Earlier this year, astronomers stumbled upon a fascinating finding: thousands of black holes likely exist near the center of our galaxy. The X-ray images that enabled this discovery weren’t from some state-of-the-art new telescope. Nor were they even recently taken – some of the data was collected nearly 20 years ago by NASA’s Chandra X-Ray Observatory. The researchers discovered the black holes by digging through old, long-archived data.
Astronomers have long looked for up to 20,000 black holes that previous research predicted should be concentrated around the Milky Way’s core. Sagittarius A* is surrounded by a halo of gas and dust that provides the perfect breeding ground for massive stars, which can then give rise to black holes after they die, said Chuck Hailey, co-director of the astrophysics lab at Columbia University. In addition, the powerful gravitational pull of Sagittarius A* can pull in black holes from outside this halo, he added.
“The Milky Way is really the only galaxy we have where we can study how supermassive black holes interact with little ones because we simply can’t see their interactions in other galaxies,” Hailey said in a statement. “In a sense, this is the only laboratory we have to study this phenomenon.”
However, until now, researchers failed to detect such a heavy concentration of black holes, called a “density cusp.” “There are only about five dozen known black holes in the entire galaxy — 100,000 light-years wide — and there are supposed to be 10,000 to 20,000 of these things in a region just six light-years wide that no one has been able to find,” Hailey said in the statement. “There hasn’t been much credible evidence.”
The image above provides a view of Sagittarius A*, the supermassive black hole at the center of the Milky Way, taken with the Chandra X-ray Observatory (circled in green). The black hole is visible as a bright spot because it is emitting some of its occasional X-ray flares. Surrounding it are other X-ray sources caused by binary systems with smaller black holes. (Nature and Hailey, et. al.
In a similar discovery, the Galileo spacecraft may be dead, reports today’s Science, but it still has stories to tell. Fifteen years after the NASA probe burned up in Jupiter’s atmosphere, newly analyzed magnetic and plasma data from the mission have bolstered evidence that Europa, the planet’s ice-bound moon, is likely venting water into space.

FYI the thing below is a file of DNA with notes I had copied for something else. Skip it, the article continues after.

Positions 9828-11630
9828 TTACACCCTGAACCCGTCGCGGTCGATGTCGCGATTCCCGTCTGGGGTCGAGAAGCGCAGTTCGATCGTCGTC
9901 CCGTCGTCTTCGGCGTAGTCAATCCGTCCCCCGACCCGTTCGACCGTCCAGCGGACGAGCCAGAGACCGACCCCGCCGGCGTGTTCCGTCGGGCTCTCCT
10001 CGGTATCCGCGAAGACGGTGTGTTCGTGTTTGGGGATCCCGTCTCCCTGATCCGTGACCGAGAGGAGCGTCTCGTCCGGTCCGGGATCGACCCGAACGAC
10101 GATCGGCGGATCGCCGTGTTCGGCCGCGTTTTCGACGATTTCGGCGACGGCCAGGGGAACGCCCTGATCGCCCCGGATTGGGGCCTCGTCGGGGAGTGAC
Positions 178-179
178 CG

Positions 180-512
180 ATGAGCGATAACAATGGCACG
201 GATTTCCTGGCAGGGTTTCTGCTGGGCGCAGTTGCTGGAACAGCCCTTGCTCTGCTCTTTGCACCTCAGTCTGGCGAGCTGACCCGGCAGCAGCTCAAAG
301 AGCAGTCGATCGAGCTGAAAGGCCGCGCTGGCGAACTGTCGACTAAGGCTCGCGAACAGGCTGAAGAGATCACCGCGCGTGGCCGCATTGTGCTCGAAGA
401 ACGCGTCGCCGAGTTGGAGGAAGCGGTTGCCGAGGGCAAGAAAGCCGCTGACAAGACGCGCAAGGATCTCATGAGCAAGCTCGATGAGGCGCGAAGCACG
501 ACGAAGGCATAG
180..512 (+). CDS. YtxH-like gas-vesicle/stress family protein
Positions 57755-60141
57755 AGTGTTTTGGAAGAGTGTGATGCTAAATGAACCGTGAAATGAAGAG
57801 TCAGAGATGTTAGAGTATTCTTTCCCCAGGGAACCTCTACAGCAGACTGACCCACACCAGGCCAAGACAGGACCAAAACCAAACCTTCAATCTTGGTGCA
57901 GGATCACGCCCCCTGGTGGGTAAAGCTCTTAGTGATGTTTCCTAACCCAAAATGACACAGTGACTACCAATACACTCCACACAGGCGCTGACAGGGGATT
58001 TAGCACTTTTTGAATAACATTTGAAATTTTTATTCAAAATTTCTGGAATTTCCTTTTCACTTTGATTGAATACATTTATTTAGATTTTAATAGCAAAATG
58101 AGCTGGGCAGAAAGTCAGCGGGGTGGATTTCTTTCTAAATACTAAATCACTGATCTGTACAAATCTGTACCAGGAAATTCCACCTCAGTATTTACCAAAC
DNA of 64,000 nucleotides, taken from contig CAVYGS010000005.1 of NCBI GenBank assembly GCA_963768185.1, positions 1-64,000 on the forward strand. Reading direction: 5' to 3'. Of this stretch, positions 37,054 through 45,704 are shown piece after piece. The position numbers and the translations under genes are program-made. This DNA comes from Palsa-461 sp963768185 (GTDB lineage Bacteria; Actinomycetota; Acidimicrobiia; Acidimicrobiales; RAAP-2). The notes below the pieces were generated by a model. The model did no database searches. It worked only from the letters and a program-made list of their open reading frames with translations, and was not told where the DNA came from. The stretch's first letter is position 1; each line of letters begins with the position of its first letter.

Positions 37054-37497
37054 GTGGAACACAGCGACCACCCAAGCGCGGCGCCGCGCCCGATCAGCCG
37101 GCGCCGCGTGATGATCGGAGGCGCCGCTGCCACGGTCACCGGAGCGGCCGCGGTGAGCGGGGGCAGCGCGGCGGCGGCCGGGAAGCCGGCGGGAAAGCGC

Researchers have long believed that Europa is home to a vast saltwater ocean, trapped beneath a thick crust of ice, making the moon potentially habitable for life and a focus of upcoming robotic exploration, continues Paul Vossen in Science. Over the past decade, scientists using the Hubble Space Telescope have made observations that seemed to support the notion that Jupiter is venting some of this water to space, much like Saturn’s moon Enceladus. But many other attempted observations have turned up dry.
So scientists instead returned to Galileo, which on 16 December 1997 made its closest approach to Europa, flying only 400 kilometers above its surface. Over the course of 5 minutes, spikes the spacecraft recorded with its magnetic and plasma sensors reflected the alterations that a veil of ejected water, from one or many vents, could cause in a region matching the telescope observations, they report today in Nature Astronomy. This indicates that a region of the moon potentially 1000 kilometers long could host such activity, though it is impossible to say whether this is a single plume or many, like the complex system of fractures and vents seen on Enceladus.
Indeed, on its own, this evidence was too weak to tie to erupting water in a 2001 study describing it, the authors add, but it fits well with the Hubble and modeled evidence.
The Daily Galaxy via Science and The Conversation
Image credit: Europa NASA
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